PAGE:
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The moment we realized one-size-fits-all advice doesn’t work

Allworth co-founder Pat McClain looks back on the genesis of a more personalized, client-centric approach to retirement planning.


I’m sitting in for my Allworth co-founder Scott Hanson this week, and I thought I’d take you back to how the financial sector has changed over the years and briefly explain why that should matter to you.

In 1992, Scott and I really were employed by an insurance giant doing what earnest and young financial professionals did back then: Working as salespeople and scrambling to meet quotas to keep our bosses (and the home office) happy.

I would think that virtually everyone reading this has had that job, and maybe several like it. A job you wanted, but one that once you were hired, quickly became a terrible fit for your passion, skillset, or personality.

Thinking back, I would estimate that each year, the regional office of that insurance giant would bring in forty fresh-faced, world-beating young people, and teach them how to find clients and how to explain the nuances of their investment products.

And, if my memory serves, by the end of each year, just a handful of those new hires would remain.

It’s not that the overall training wasn’t good, because it most certainly was. In fact, it was something of a boot camp, because the one thing firms like that did is train you well. We learned a great deal in those early years, chief among them being that we didn’t want to spend our careers convincing people that what could easily be described as a “one-size fits all” approach to saving and investing was the Holy Grail.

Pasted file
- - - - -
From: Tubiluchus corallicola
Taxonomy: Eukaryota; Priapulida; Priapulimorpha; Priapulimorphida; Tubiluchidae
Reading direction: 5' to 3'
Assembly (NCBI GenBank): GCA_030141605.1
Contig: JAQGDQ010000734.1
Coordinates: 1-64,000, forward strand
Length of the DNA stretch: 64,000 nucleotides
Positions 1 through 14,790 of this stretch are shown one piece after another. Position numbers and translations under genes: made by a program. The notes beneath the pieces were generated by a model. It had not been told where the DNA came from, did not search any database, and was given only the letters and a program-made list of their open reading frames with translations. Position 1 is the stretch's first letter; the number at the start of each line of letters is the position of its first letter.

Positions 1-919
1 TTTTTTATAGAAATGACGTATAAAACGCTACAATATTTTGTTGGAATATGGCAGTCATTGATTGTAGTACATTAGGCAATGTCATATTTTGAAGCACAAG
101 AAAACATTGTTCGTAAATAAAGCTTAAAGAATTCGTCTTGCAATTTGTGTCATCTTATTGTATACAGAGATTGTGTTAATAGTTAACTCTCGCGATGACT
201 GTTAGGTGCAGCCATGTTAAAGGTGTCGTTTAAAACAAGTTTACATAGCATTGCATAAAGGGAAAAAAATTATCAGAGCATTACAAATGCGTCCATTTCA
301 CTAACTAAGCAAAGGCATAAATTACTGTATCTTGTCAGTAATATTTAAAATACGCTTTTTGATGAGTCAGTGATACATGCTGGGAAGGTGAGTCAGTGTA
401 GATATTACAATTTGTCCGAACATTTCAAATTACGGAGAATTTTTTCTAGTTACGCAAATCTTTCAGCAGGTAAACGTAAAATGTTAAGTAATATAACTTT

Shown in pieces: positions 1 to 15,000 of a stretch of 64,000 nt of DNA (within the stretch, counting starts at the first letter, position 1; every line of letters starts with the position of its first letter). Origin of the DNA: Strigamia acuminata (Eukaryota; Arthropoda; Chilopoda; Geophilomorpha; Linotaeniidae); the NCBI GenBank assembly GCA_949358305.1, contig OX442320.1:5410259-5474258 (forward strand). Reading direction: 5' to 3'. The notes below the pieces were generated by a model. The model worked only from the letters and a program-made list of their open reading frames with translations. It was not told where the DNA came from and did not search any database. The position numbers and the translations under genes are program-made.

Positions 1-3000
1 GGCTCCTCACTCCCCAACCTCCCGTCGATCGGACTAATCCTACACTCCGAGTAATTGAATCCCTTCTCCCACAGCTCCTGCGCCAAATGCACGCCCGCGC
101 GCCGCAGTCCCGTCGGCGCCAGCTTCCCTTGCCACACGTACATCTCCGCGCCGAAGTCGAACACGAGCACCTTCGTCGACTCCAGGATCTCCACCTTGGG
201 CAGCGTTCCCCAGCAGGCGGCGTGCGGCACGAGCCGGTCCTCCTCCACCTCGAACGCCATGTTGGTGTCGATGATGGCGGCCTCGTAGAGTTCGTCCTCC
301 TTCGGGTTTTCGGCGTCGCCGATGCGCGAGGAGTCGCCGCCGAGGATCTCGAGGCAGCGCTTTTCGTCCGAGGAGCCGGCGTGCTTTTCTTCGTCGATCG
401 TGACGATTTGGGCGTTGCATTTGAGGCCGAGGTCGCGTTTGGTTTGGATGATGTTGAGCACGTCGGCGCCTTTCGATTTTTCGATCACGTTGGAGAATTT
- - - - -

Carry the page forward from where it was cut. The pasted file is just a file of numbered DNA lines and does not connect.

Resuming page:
Allworth Financial is a primarily fee-based RIA, or Registered Investment Advisor. But the acronym RIA wasn’t new even back when we founded Allworth (formerly Hanson McClain) in 1993. The fact is, the term RIA appears numerous times in the Investment Advisers Act of 1940.

It’s just that, it wasn’t all that long ago - I would say fewer than 20 years - that most people had still never heard of an RIA.

So, it’s not the least bit surprising that back in the early nineties, when Scott and I decided to head out on our own and create a client-centric RIA, most of the rest of the people from the office we were working in laughed. A few even mocked us.

It wasn’t just out of spite or meanness because there were some terrific people working there. No, instead it originated, I believe, out of fear.

Most of us don’t feel comfortable with change, and with good reason. Because any quick look back at history reminds us that change doesn’t always work and that it isn’t always for the better.

And when faced with change? Especially when what you or I are doing is working for us?

Most of us push back against it.

Simply, if you make a widget one way, and you’ve invested yourself in a process, and a couple of people in your shop announce that they believe there is a better way?

Well … most don’t want any part of that.

The reason Allworth has become what it has, an award-winning RIA, is because in no small part, 30 years ago, the public was ready to embrace a more holistic and personalized approach to investing and financial advising. The fact is, that Scott and I happened to come of age at a time when there was an explosion of people who had saved exceptionally well for retirement, and they were beginning to understand that they dictated the marketplace and could demand more personalized attention and advice from their advisor.

In a way, even though RIAs existed before then, until 30 or so years ago, via advertising and because “things” had mostly always been done the same way, the perception was that the “cure” for improving your life through investing was only available via those insurance giants (and stockbrokers).

Scott will be back next week. But when I sat down to write this article in his stead, I found myself remembering a recent call to our podcast where we received a question about where the term “fiduciary advisor” had come from.

And that got me to thinking a bit nostalgically about how Allworth Financial began more than 30 years ago.